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Senator Tom Cotton speaks out against UN ambassador’s comments about racism in founding documents

Tom Cotton - United States

Senator Tom Cotton (R-AR) spoke on Fox News’ “Fox News Primetime” on Wednesday about what U.N. Ambassador Linda Thomas-Greenfield said about America’s founding documents.

Ambassador Thomas-Greenfield spoke about how racism was a part of America’s founding documents and Senator Cotton decided to respond. He talked about how the Biden administration’s diplomats are saying things about America that the Chinese and Soviets used to say about the United States. “Amazing. Yeah, you used to listen to Communist Chinese or Communist Soviets call Americans racists at the United Nations. In the Biden administration, you hear that from our own ambassador. That’s disgraceful,” said Senator Cotton.

Ambassador Linda Thomas-Greenfield pledged Wednesday to combat racism at home and abroad and spoke about how America’s history of slavery “weaved White supremacy into our founding documents and principles.” At the National Action Network’s 2021 virtual convention, the ambassador said that in order for the United States to play an effective role in the United Nations’ Human Rights Council, it has to acknowledge its own problems. “When we raise issues of equity and justice at the global scale, we have to approach them with humility,” Thomas-Greenfield said. “We have to acknowledge that we are an imperfect union and have been since the beginning. Every day we strive to make ourselves more perfect and more just. In a diverse country like ours, that means committing to do the work. It means learning and understanding more about each other.”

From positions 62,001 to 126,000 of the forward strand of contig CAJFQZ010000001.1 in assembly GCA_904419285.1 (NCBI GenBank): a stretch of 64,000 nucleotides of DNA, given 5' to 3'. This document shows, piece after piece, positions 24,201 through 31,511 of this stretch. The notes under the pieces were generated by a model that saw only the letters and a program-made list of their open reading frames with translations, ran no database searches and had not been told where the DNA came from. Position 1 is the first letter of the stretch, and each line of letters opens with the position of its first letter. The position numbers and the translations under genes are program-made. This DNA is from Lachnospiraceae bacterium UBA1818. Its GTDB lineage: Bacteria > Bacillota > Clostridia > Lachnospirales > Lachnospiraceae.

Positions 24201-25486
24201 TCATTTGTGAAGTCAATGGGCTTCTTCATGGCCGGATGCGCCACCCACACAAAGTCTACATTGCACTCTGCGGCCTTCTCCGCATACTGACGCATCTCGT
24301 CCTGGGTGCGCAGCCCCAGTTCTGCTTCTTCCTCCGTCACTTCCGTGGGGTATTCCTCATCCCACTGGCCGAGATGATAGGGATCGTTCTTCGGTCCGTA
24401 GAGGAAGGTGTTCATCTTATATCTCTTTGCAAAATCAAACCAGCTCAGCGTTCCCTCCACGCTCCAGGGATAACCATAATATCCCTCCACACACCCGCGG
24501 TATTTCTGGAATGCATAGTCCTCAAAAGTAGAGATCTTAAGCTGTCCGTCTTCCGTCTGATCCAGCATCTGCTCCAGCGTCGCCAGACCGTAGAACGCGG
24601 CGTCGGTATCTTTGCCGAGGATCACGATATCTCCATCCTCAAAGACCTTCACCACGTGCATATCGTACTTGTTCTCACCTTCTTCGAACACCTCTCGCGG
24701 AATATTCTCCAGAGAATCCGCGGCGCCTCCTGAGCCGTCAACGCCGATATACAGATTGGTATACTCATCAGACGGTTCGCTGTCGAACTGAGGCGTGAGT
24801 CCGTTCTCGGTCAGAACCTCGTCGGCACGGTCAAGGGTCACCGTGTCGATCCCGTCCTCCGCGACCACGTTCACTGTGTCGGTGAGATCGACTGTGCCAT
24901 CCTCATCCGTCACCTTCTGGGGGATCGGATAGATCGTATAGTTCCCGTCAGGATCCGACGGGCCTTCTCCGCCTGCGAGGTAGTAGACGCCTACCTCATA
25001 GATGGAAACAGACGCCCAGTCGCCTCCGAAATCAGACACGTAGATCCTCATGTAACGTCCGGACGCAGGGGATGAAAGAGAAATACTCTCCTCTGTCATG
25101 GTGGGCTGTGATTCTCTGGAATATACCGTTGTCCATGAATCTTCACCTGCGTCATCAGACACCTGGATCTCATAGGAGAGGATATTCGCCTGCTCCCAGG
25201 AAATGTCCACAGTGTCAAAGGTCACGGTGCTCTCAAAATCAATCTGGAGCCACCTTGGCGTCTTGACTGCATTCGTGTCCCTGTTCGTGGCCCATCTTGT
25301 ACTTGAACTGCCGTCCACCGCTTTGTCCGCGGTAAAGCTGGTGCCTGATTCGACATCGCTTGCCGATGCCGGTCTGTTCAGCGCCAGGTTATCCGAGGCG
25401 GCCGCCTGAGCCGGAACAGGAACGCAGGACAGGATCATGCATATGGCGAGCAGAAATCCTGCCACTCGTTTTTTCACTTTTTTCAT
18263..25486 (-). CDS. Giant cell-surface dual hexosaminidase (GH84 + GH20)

Ambassador Thomas-Greenfield referenced a recent speech that she delivered to the UN General Assembly on its International Day for the Elimination of Racial Discrimination, in which she detailed her own experienced with racism. She noted that she told the General Assembly her own great-grandmother “was the child of a slave just three generations back from me.” She added that she grew up in the very racist and segregated South in a neighborhood where “the Klan burned crosses on lawns”. “I shared these stories and others to acknowledge, on the international stage, that I have personally experienced one of America’s greatest imperfections,” Thomas-Greenfield said. “I’ve seen for myself how the original sin of slavery weaved White supremacy into our founding documents and principles.” 

The ambassador noted that white supremacy “led to the senseless killing of George Floyd, Breonna Taylor and Ahmaud Arbery and so many other Black Americans.” States around the country have seen an increase in hate crimes in recent years, she added. “That’s why the Biden administration has made racial equity a top priority across the entire government, and I’m making a real focus of my tenure at the U.S. Mission to the United Nations,” she said. “But when I say racism is a problem in every society, that means looking beyond America’s borders, too.” 

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ARTICLE: JACOB ZUBY

POLITICS EDITOR: CARSON CHOATE

PHOTO CREDITS: NEWSWEEK

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